After we watched the trailer, we were shown around the rest of the Bad Robot building.  There were tons of journalists there today, and we were walked through in groups.  We visited Props and Costumes first, where, as if to make people crazy, Alice Eve was revealed to us today to be playing Carol Marcus.  You know… the woman from "Wrath Of Khan" who had an affair with Kirk and who is raising his son?  That does not appear to be her role here, though, so it'll be fun to see how they introduce her.  For example, also in the film?  Admiral Marcus, who is evidently her father.  

Qo'noS, the home planet of the Klingons, is definitely in the film, and we saw an outfit of hers (a formal dress Naval miniskirt ensemble that did a great job of evoking the awesome aesthetic of the original show), an outfit of his, and most notably, a Klingon warrior's armor.  They've been sure to incorporate things like the original design elements like the Klingon's symbol, but with lots of new touches as well.  We saw Spock's volcano suit, a great practical bit of design that took four months from idea to final execution, and we heard how important it was for Abrams to make sure you'd see the flames reflecting on the suit to help sell the volcano sequence.  We saw Uhura's wetsuit, complete with jetboots to help propel her underwater, which you'll see on Zoe Saldana in the 9-minute IMAX 3D prologue that's playing in front of these engagements of "The Hobbit: An Unexpected Journey".  3D IMAX wetsuit-wearing Zoe Saldana?  Are you sure this isn't a Christmas movie?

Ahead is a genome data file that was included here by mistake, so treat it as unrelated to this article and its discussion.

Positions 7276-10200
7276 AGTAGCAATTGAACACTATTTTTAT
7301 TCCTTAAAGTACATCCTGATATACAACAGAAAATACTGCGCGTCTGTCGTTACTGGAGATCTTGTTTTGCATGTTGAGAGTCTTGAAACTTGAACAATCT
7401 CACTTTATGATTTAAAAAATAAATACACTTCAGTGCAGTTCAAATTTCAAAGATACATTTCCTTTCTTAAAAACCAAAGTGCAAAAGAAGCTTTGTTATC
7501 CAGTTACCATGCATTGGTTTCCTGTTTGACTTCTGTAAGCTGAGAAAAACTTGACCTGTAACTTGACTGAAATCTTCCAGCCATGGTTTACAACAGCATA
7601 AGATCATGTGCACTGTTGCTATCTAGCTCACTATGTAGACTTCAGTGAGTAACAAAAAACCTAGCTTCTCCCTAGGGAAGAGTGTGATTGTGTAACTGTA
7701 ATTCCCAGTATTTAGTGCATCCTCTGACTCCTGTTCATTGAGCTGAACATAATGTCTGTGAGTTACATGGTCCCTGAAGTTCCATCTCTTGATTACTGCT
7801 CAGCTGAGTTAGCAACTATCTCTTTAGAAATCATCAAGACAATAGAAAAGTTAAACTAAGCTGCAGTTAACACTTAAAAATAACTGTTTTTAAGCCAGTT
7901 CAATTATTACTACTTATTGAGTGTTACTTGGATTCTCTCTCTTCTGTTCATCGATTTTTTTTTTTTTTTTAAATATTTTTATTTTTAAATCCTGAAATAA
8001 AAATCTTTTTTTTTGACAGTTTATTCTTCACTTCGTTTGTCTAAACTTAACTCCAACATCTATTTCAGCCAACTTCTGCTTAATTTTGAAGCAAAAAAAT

We also saw the robes that Kirk and Bones (Karl Urban) are wearing when they're fleeing from a group of aliens in that same prologue, and some of the props designed for the film as well.  Things like the phasers and the communicators and the tricorders are all careful to fit into the new design of the film while still evoking the classic designs.  For example, you'll see there's a mesh piece on the communicator cover now that wasn't there before but that suggests the look of the originals.  Little details like that don't make or break a film, of course, but they sure do sell the idea that they're committed to really playing with "the five year mission to seek out new life and new civilizations."  I want a "Trek" that encourages exploration, and I'll tell you why it's important.  

Kids today are indeed falling in love with this "Trek."  Toshi enjoys watching the original series and we're still sort of tiptoeing through the first season of "Next Generation," but for him, the feature films are it, and the 2009 film was the moment where he really seemed to click on as a film fan.  Before that, he was a little kid who had seen some movies.  After that, he was a movie watcher.  When he saw the trailer for the new film, he was shaky in that excited little-kid way, thrilled at the prospect.  He thinks it already looks better than the first one, and I love seeing the optimism in him, the pure excitement.  There comes a point where some film fans are incapable of being that wide open to a movie, and that's a shame.  Watching him, I'm reminded what a gift that anticipation is, and how much fun it is to be teased without being told everything.